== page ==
The deal augments AAB Group’s position as a “key player” in the accountancy and business services market in the UK, adding Leeds to its offices in Aberdeen, Edinburgh, Glasgow and London,

Private equity fuelling growth

The merger was “fuelled” by investment from August.

Sagars will maintain its own brand following the merger but becomes part of the AAB Group.

A spokeswoman said there are “currently no other immediate changes planned for either brand”.

Graeme Allan, chief executive at AAB, said the two firms have enjoyed a working relationship for several years and shared common values.

He said: “We have worked closely with Chris and the Sagars team over the last 10 years, and they are aligned with our way of thinking.

“Like us, they are driven by a passion for helping people, clients and team members alike, achieve their goals.

“We are hugely excited about the opportunity Sagars presents in Leeds and this merger enables us to support an even wider range of SME and enterprise clients across the UK.”

Complimentary

Chris Jones, managing partner at Sagars, added: “We are delighted to be partnering with AAB in the next phase of our growth journey.

“Through the merger we can achieve our goal of increasing the depth and breadth of the services we offer, whilst retaining an ability to shape our own future.”

Graeme Allan, chief executive at AAB (left) and David Lonsdale, partner at August Equity .

He added: “We were attracted by AAB because we both have a clear focus on delivering awesome client service, investing in and developing our people and expanding our portfolio of tech-enabled services for the SME and enterprise markets.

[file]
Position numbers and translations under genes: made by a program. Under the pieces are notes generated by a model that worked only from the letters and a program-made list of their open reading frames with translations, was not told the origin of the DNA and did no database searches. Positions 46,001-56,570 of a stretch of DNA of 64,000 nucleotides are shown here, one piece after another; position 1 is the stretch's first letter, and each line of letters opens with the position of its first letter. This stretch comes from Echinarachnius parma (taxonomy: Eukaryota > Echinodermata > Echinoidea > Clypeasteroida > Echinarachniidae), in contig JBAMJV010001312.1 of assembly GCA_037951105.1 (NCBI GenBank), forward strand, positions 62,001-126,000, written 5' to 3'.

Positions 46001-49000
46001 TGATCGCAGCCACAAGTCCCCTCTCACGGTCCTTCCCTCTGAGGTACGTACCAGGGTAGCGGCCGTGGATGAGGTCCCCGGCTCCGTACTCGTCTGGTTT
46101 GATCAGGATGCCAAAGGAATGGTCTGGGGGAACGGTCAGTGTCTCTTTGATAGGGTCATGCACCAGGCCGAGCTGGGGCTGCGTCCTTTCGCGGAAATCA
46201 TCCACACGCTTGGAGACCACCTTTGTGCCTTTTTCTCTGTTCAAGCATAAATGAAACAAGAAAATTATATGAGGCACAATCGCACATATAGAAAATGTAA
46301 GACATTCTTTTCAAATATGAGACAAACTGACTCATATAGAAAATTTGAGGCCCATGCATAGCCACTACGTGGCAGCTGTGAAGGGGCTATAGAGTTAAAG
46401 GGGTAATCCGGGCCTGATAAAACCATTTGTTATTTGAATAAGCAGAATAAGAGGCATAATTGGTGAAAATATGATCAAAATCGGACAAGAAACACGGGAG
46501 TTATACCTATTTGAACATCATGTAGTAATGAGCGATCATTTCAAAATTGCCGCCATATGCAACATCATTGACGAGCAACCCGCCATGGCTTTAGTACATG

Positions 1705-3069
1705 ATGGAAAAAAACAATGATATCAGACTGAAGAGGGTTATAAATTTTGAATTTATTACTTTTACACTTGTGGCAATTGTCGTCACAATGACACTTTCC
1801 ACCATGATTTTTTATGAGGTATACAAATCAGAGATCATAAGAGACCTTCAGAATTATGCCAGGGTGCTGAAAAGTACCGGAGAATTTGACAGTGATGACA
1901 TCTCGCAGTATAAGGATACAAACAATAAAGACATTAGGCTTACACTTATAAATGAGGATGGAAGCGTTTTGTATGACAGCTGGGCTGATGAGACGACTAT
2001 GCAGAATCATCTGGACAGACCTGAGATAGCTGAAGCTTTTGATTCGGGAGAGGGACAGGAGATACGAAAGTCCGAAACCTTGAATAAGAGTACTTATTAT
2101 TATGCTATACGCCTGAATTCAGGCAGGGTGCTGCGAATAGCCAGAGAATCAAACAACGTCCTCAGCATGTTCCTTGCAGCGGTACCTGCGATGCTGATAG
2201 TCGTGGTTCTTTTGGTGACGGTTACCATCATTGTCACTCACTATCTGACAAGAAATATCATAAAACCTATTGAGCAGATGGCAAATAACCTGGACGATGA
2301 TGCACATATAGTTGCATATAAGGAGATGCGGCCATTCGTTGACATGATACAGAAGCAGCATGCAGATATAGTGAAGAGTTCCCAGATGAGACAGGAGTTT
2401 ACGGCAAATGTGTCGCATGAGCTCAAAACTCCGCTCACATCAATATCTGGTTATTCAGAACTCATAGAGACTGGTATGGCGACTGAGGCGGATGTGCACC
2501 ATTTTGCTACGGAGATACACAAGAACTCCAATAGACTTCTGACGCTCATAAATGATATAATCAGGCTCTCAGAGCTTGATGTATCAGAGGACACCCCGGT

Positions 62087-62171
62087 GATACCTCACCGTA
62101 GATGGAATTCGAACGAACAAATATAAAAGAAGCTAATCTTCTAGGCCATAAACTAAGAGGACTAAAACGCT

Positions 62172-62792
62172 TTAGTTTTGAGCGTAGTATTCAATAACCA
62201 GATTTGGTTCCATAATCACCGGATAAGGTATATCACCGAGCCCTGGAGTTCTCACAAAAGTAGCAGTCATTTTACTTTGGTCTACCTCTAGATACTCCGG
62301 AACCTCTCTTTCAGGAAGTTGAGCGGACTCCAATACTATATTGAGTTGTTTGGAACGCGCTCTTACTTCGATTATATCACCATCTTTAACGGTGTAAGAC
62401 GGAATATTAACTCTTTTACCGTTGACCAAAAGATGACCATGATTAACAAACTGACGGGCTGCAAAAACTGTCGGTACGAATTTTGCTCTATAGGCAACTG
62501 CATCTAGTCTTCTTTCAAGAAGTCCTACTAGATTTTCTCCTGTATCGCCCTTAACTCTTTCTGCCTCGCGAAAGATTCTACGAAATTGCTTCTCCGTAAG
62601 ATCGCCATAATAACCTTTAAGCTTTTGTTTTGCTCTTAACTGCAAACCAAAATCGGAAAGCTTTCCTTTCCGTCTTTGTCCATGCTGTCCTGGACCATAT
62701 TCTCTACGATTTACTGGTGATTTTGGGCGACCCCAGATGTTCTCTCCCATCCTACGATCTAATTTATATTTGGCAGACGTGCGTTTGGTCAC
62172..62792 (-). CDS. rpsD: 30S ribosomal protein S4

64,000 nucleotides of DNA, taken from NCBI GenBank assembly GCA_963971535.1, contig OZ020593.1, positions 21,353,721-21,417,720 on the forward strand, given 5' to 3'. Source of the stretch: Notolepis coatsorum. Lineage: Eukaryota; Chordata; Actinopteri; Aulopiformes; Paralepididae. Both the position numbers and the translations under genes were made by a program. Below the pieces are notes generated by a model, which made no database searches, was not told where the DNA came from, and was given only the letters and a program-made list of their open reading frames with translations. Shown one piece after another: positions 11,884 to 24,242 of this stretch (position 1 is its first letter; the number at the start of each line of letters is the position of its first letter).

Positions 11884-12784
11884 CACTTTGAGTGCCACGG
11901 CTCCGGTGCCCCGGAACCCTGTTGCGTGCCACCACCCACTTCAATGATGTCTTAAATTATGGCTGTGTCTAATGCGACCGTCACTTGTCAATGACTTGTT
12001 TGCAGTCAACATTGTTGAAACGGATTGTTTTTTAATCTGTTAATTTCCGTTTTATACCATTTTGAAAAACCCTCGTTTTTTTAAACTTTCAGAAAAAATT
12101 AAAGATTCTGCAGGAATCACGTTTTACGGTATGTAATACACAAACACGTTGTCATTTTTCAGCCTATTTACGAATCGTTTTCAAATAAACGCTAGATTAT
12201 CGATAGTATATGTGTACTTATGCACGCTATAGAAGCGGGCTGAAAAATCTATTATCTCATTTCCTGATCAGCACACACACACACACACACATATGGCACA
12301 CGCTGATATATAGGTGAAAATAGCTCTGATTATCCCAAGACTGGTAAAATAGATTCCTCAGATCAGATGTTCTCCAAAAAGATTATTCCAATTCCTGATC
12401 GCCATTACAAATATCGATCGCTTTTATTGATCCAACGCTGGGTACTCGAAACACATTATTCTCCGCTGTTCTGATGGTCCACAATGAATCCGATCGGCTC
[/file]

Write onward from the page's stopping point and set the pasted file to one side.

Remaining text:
“We have no doubt that our complimentary skills and service lines will mean that together, we will be able to do more for our clients, whilst providing great opportunities for all our team in a fast-growing business services group that is highly differentiated in the market.”

Last month AAB announced it sold a majority stake in its business to London-based August in a bid to fast-track its plans to become a UK regional market leader.

AAB said August’s investment would enable the accountancy firm to grow UK wide as well as continue its investment in technology.

Investment partner alongside

When the deal was announced, Mr Allan said August was backing the AAB partners’ own plans.

He said: “We didn’t want to take somebody else’s plan on and deliver it – we wanted to build our own plan and we wanted a partner to back that plan and that is what August have done.

“To do the type of transformation we were looking for you need an investment partner alongside you to achieve that.”

The deal builds on recent investments AAB made in Scotland earlier this year including the acquisitions of Purpose HR in Edinburgh and Glasgow-based accountants Hardie Caldwell as part of its plans to become a £50 million revenue group by 2025.

Already a subscriber? Sign in

[[title]]

[[text]]